Precision for Value, Boston, MA.
Dr Blandford is executive vice president at Precision for Value.
Although the biosimilar era has officially launched, only one agent has entered the market as of April 2017. That would be Zarxio1, approved in March 2015 as a biosimilar for the market-leading granulocyte colony-stimulating factor Neupogen. Basaglar2, a follow-on biologic—an alternate approval pathway to biosimilars, but “similar”—to the long-acting basal insulin Lantus, has also been available since December 2016.
The relative paucity of actually available biosimilars has not dissuaded some payers from favoring them on formularies. CVS Health announced last summer that Zarxio and Basaglar would replace their branded counterparts on its standard formulary list for 2017.3 To better understand how payers would view biosimilars, we conducted research with 25 individuals who were responsible for payer decisions on medication coverage for pharmacy and medical benefits for over 130 million covered lives in the United States. To assess trends, we asked the same questions from similar research conducted during the spring of 2015, immediately after the Food and Drug Administration (FDA) approval of Zarxio. This column will focus on three components of our findings: discounts, management approach, and expected challenges.
Greater than 80% of respondents indicated in 2015 that biosimilar discounts needed to be 30% or higher in order to significantly change product preference, and this held consistent in 2017. We certainly expect to see variability by product class. For brands where no discounts are currently available, somewhat lower discounts could trigger changes in product preference. At the same time, brands where discounts are available will require larger discounts to influence established preferences.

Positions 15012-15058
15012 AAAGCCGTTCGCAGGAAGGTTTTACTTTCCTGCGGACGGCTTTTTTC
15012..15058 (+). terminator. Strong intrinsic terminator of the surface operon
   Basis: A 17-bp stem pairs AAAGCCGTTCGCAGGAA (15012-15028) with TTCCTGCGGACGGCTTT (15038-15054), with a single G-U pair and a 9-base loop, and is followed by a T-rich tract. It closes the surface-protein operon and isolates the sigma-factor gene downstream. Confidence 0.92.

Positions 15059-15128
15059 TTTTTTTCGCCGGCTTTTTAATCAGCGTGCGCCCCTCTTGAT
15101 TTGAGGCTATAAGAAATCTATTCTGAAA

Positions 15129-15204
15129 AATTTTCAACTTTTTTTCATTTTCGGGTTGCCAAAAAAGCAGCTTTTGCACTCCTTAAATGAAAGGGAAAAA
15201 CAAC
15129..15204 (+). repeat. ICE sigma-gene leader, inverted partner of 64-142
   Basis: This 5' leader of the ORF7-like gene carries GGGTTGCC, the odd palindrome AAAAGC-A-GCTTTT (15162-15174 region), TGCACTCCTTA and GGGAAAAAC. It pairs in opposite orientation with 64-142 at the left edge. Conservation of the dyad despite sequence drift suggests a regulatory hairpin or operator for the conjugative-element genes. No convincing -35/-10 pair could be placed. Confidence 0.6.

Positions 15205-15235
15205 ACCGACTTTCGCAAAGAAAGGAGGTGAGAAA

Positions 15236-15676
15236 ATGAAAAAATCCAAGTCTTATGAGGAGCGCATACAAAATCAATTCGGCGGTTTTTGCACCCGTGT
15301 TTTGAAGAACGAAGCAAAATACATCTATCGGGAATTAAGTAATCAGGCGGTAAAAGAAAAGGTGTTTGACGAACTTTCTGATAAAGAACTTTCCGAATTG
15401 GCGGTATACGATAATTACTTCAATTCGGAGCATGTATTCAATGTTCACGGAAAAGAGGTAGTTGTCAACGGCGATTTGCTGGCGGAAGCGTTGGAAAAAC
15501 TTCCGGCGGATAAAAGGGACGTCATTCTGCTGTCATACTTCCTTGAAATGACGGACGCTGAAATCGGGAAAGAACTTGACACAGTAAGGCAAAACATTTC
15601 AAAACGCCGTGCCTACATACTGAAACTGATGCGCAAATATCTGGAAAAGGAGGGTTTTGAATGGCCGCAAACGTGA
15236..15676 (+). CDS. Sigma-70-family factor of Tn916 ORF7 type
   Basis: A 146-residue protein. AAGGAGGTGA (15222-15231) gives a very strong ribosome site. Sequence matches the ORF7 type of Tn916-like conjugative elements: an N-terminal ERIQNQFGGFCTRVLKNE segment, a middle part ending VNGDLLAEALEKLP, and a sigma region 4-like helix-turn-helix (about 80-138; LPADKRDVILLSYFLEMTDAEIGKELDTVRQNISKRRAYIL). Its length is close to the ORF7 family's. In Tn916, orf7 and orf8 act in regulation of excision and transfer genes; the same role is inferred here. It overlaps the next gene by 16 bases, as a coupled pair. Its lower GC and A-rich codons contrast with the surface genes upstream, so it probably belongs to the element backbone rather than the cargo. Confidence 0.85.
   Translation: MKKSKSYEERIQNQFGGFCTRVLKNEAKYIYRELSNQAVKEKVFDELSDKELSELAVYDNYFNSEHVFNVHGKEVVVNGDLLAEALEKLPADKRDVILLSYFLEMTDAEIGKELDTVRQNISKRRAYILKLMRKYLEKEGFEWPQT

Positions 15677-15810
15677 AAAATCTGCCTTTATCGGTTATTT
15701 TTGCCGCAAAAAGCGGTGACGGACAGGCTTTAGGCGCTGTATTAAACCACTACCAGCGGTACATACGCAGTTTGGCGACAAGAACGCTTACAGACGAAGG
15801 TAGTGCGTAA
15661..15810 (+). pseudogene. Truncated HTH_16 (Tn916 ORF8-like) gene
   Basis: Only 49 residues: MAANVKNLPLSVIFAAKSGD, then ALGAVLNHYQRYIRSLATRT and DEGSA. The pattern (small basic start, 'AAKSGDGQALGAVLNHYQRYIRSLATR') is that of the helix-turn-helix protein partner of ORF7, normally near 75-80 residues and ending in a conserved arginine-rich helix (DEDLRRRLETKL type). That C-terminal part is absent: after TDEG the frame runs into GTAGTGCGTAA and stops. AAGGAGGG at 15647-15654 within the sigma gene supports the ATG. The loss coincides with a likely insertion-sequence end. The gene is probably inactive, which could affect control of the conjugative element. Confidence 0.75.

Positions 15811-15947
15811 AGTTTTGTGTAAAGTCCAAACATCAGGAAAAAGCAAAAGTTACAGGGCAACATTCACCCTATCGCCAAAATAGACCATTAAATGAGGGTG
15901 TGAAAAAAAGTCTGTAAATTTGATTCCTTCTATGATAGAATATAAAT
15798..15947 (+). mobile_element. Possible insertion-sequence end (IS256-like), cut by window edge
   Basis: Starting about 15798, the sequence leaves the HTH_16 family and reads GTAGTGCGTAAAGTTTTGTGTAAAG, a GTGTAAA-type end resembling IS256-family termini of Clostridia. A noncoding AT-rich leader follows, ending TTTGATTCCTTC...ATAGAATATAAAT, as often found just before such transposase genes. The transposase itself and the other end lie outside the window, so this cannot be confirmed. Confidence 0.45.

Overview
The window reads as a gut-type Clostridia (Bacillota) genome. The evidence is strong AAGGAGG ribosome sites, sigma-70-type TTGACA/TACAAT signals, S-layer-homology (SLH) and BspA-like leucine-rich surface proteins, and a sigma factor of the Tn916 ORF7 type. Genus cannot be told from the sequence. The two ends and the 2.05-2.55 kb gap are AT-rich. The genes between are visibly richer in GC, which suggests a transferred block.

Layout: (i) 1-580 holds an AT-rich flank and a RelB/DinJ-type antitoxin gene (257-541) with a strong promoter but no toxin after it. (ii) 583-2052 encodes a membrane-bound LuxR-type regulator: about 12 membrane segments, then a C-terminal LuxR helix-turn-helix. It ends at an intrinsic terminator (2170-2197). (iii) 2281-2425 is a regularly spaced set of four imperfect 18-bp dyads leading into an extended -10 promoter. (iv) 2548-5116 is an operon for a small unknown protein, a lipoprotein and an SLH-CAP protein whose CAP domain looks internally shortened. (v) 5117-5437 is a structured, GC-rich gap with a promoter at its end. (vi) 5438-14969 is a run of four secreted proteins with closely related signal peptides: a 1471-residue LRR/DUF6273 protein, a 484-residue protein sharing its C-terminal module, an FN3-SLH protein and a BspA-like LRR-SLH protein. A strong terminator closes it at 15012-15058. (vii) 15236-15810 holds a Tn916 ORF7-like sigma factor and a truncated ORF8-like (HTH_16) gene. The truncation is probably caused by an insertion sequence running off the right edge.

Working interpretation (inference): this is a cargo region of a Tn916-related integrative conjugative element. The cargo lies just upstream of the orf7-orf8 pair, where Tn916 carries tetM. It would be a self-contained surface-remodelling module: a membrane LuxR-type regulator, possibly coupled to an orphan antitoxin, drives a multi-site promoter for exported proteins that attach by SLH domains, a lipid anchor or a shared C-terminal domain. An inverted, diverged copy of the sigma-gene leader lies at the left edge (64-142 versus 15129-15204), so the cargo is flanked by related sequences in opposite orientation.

As biosimilars continue entering the market, payers will need to employ management tools in order to realize utilization of its preferred product—regardless of whether that product is branded or biosimilar. We asked payers what tools they would use to drive utilization to preferred products covered within their pharmacy benefit or medical benefit. In 2015, we gave respondents four choices for managing products on their pharmacy benefit: step-through preferred product (require use of preferred product before nonpreferred); lower member cost share for preferred product; lock-out coverage of nonpreferred product; and move-through specialty pharmacy to perform interchange to preferred product. Each approach was selected by more than one-third of the respondents, indicating that all are viable and likely strategies; this held consistent in 2017. Nearly 90% of respondents selected step-through preferred product as their mechanism in 2015, making it easily the most favored approach. In 2017, we added a fifth mechanism: prior authorization requiring use of preferred product. Both the prior authorization and step therapy mechanisms were rated as the most likely mechanisms to manage preferred products in the pharmacy benefit, with both being selected by more 60% of the respondents (Figure 1). For products managed within the medical benefit, the primary finding is that payers have grown more comfortable with management of pharmaceuticals, illustrated by a 55% increase in the number of mechanisms selected. The largest shift from 2015 to 2017 was providing better provider reimbursement for the preferred product through the fee schedule (25% in 2015 to 50% in 2017).